I try to have my students explain what they do in their problems, they keep vocabulary lists and working in groups they often teach each other subject matter. I am curious as to whether others use more writing in their math classes such as writing prompts, small essays etc. I would love some new ideas and ways to incorporate writing in my class.
Please share any writing strategies you use when teaching math.
Kara, sounds like you are already doing some terrific things with math and writing. I'm not a math teacher but I remembered seeing some articles on this topic in a site called MathWire. Here is the link: http://mathwire.com/index.html Hopefully you can find something useful there.
Here at ReadWriteThink.org we have some lesson plans and teaching resources that integrate math and literacy:
Students explore how their problem-solving strategies work by writing in math journals as they work in small groups to solve a math puzzle with multiple solutions.
Students create math stories by first drawing, then writing, and finally using math symbols to show addition or subtraction.
After reading a piece of math-related children’s literature aloud, students pose and solve new problems by what-if questions about the events in the story.
Students’ reading, writing, listening, and speaking skills add up as they decipher word problems and use what they’ve learned to solve a crossword puzzle.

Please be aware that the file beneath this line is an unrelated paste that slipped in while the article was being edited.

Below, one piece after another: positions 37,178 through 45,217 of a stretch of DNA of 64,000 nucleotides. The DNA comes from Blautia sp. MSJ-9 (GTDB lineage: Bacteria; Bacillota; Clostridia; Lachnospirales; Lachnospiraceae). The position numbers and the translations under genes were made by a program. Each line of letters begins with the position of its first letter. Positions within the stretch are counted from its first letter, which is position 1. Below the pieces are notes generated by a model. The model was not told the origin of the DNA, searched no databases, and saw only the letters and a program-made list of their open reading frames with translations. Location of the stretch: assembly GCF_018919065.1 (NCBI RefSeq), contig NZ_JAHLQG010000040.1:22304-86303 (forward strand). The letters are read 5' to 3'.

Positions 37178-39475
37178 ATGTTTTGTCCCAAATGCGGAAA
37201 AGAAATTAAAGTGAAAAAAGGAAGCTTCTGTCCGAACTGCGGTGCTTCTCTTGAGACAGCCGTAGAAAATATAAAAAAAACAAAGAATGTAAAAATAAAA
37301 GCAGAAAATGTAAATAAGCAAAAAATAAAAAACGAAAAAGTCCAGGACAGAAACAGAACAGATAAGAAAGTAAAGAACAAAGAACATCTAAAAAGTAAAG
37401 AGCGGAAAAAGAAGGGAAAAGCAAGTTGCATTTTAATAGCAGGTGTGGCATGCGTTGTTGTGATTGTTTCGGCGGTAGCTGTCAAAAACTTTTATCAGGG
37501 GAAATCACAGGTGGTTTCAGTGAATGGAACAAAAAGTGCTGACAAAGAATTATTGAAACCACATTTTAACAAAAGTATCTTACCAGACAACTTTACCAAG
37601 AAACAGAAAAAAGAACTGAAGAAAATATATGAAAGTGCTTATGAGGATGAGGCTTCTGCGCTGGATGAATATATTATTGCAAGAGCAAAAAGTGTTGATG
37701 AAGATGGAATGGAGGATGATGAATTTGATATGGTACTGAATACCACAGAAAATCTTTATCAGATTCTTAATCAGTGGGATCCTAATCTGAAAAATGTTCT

Using census data for an example, students use the question-answer relationship (QAR) strategy to understand and solve word problems that refer to tables and other graphics.
Students create posters using images, text, and mathematical equations to represent a story problem.
Students use their emerging writing skills to write shopping lists. They work within a budget, use problem-solving skills to create lists, and buy their favorite treats at the class store.
Children will use a variety of mathematics and literacy skills as they create shopping lists to use at the store to buy their favorite treats.
I have students create a setting and write a word problem to solve in geometry. They have a lot of fun with it and some are very creative. It has ranged as something as simple as the figuring the perimeter of the school to comparing the volume of 2 feedbags for horses to the thickness of a cylinder. It adapts well to multiple levels.
My students must answer word problems in complete sentences. For example: Mary has 3 apples and Paul has 6 apples. How many do they have altogether?
After they do the computation, the finall answer is " They have 9 apples. or May and Paul have 9 apples. or together, Mary and Paul have 9 apples." They hated it at first but now try to outdo each other.